Liverpool must avoid playing Naby Keita and Adam Lallana in the same midfield, says John Aldridge, with the pair having shown that they are “not up to the job for a title-winning team”.Jurgen Klopp shuffled his pack on Monday night for the trip to West Ham in the Premier League.AdChoices广告He saw his side take the lead at the London Stadium through Sadio Mane, but Michail Antonio restored parity in another 1-1 draw for the Reds. Article continues below Editors’ Picks ‘There is no creativity’ – Can Solskjaer get Man Utd scoring freely again? ‘Everyone legged it on to the pitch!’ – How Foden went from Man City superfan to future superstar Emery out of jail – for now – as brilliant Pepe papers over Arsenal’s cracks What is Manchester United’s ownership situation and how would Kevin Glazer’s sale of shares affect the club? That result opened the door to Manchester City, with Pep Guardiola’s side moving to the top of the Premier League table on Wednesday with a 2-0 victory over Everton.Liverpool must now plot a response and a former frontman has urged them to favour other options in midfield after seeing two inconsistent performers fluff their lines on their latest audition.Aldridge told the Irish Independent: “Klopp’s side dropped more points at West Ham, but a bigger issue for me in both games has been the performance or lack of it from Liverpool’s midfielders.“[Mohamed] Salah, Mane and [Roberto] Firmino will give you a cutting edge if the balance of the team is right, but the players sitting behind them at West Ham failed to produce the goods and it cost Liverpool.“I know Klopp was forced into changes due to injuries, but Adam Lallana and Naby Keita cannot play together in midfield again, as they are just not up to the job for a title-winning team.“My first impressions of Lallana when he came to Liverpool were not positive and while he proved me wrong to an extent with some good performances before his recent injury problems, it looks like he is struggling to get back to those levels once again after so long in the treatment room.“As for Keita, he has not settled at Liverpool and has failed to deliver the performances we were expecting from him, with Klopp and his coaching staff fighting to get him up to speed and still waiting to see if he will be good enough to play in this team.”Lallana has been ravaged by fitness issues in recent times, with a string of injury problems restricting him to 15 appearances last season and 11 in the current campaign.Keita has been handed 23 outings across all competitions, but has made only 11 Premier League starts and is yet to justify the £52.75 million ($68m) transfer fee that was required to secure his services from RB Leipzig. Subscribe to Goal’s Liverpool Correspondent Neil Jones’ weekly email bringing you the best Liverpool FC writing from around the web
EDMONTON — Another company has pulled the plug on one of the Alberta government’s high-profile projects to capture and store carbon created by the energy industry.Swan Hills Synfuels and the province announced Monday that they will discontinue a $285-million funding agreement that would have seen underground coal converted to gas and then burned to generate electricity. The carbon dioxide would have been stripped out and sold to nearby oilfields to boost production.Natural gas prices are too low for the plan to make economic sense at this time, said Synfuels CEO Martin Lambert.“At present, it’s more economical to purchase natural gas than it is to manufacture synthetic gas,” he said. “It’s a market reality that has led to significant delays on the CCS side of the project.”Waiting until natural gas prices go up enough to make the project viable would push the project’s timelines beyond the funding agreement, he added.Lambert said when the project was announced that natural gas needed to be above $5 a gigajoule for the plan to work. Current prices have fluctuated around the $3 mark.The Synfuels project would have sequestered about 1.3 million tonnes of carbon dioxide every year starting in 2015 by injecting it into oil wells. The operation was expected to generate between 80 million and 100 million barrels of oil that wouldn’t have otherwise been recovered.It’s not immediately clear how the Synfuels pullout will affect the province’s greenhouse gas projections.Energy Minister Ken Hughes said Synfuels had not received any payments under the original deal. No decisions on reallocating the money have been made.Synfuels was one of four carbon capture and storage projects the provincial government was funding out of a $2-billion pot. Those projects have been a major part of government responses to criticism of the province’s environmental record.Two of them remain on the books.Enhance Energy’s $600-million plan to transport CO2 from refineries in Redwater, Alta., to aging oilfields near Clive through the Alberta carbon trunk pipeline is expected to begin later this year.As well, Royal Dutch Shell is moving ahead with plans to capture one million tonnes of CO2 annually from its Scotford oil sands upgrader northeast of Edmonton. The gas is to be injected deep into a porous rock formation about 80 kilometres away to prevent it from entering the atmosphere and contributing to climate change.The Alberta and federal governments are kicking in a collective $865-million toward that project, which is expected to start in 2015.Hughes said the two projects will eventually remove 2.76 million tonnes of carbon a year. However, TransAlta backed out of a $1.4-billion carbon capture deal last spring.CEO Dawn Farrell said the costs of injecting CO2 into old oil wells to enhance production was no longer competitive with other methods of doing the same thing.Originally, the province had hoped to have five or six working projects by 2015 that would inject up to 10 million tonnes of CO2 a year into the ground.Even if that had come to pass, it wouldn’t have reduced Alberta’s overall greenhouse gas emissions, which are expected to keep climbing until 2020.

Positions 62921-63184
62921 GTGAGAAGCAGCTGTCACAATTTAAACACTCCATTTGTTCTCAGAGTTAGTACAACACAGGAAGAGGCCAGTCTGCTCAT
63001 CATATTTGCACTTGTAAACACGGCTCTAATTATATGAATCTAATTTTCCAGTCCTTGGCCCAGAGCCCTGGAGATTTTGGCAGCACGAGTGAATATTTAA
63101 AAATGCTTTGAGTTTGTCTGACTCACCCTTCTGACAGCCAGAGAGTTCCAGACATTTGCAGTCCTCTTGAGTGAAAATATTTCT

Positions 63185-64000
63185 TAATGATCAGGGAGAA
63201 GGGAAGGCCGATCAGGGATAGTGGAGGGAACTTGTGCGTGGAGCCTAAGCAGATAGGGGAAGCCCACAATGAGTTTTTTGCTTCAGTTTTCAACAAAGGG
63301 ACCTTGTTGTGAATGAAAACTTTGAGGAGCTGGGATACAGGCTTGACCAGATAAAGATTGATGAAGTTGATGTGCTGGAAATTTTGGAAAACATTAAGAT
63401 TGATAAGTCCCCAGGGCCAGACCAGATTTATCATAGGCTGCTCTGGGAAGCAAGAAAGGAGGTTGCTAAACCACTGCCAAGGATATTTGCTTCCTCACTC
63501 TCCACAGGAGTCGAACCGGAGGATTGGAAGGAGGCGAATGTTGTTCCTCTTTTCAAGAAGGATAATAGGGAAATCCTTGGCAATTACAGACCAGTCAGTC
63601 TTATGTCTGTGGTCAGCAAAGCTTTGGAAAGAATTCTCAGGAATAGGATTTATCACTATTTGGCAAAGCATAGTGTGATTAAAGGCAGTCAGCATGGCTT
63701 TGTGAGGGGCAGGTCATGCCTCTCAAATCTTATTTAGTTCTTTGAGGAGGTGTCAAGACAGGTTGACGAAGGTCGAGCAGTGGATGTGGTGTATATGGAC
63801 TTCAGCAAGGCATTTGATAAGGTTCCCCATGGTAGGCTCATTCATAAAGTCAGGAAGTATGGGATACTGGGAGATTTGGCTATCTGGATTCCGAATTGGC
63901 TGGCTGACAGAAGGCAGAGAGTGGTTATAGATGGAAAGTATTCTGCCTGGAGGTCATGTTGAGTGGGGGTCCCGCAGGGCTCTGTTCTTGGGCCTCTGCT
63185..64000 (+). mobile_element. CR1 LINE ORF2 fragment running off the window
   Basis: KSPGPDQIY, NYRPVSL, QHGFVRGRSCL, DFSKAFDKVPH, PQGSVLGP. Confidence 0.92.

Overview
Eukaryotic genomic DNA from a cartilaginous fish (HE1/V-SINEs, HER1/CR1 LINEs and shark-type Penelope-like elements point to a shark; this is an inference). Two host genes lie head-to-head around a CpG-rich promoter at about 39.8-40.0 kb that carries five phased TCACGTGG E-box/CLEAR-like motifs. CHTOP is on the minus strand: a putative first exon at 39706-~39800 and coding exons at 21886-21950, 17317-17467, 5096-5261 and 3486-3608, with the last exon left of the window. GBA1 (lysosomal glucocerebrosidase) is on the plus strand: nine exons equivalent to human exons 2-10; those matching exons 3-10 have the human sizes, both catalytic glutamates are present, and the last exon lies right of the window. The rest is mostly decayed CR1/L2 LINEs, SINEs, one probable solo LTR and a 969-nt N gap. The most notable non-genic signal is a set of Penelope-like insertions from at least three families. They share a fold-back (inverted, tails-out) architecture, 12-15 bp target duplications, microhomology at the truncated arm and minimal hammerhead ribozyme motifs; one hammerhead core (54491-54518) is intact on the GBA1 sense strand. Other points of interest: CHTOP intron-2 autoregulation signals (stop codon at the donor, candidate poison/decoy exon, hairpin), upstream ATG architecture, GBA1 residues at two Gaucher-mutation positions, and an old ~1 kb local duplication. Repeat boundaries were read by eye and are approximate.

Vegan activists have struck a deal with an abattoir to allow them to stage ‘last rites’ ceremonies with incoming cows to tell them, “we love you, we are sorry”.Leicestershire Animal Save are hosting roadside monthly vigils once a month in Melton Mowbray in which they whisper phrases to cattle before they arrive at an abattoir run by Foyle Food Group.The activists, who have held 35 ceremonies since founding their group in 2015, also hold signs which say “your taste=their death”.Group founder Dina Aherne said the group has an understanding with the slaughterhouse bosses, who let them stop the trucks and trailers which transport the cows.The 38-year-old former solicitor from Leicester said: “We want to make the cows feel at ease every time because they are living and sacred beings. “We whisper phrases to them like ‘we’re sorry’, ‘we see you’ and ‘I love you’.Ms Aherne said she believed the peaceful protests are the best way to spread the message about veganism and animal welfare.She added: “Any social movements have different kinds of action and a lot of vegan groups resort to violence.”But we condone this and the best way is to peacefully spread the message.Foyle Food Group has nine sites across the UK where they slaughter and debone more than 7,500 cattle each week across its processing plants.The company were approached to comment. “Cows have a living soul and conscience. We really want to help comfort them.”We have to arrange and give two weeks notice for when we are going to be on site.”When we arrive usually at about 8am, we gather outside the slaughterhouse on days when the abattoir is operational for about three hours.”We then stop each of the trucks and are given two minutes to say the last goodbye’s before they go and get a bolt gun put through their head. Leicestershire Animal Save gather around trucks filled with cattle, praying to the cows before they enter a Foyle Food Group processing plant in Melton MowbrayCredit:Ash Sudra Photography/SWNS Want the best of The Telegraph direct to your email and WhatsApp? Sign up to our free twice-daily Front Page newsletter and new audio briefings.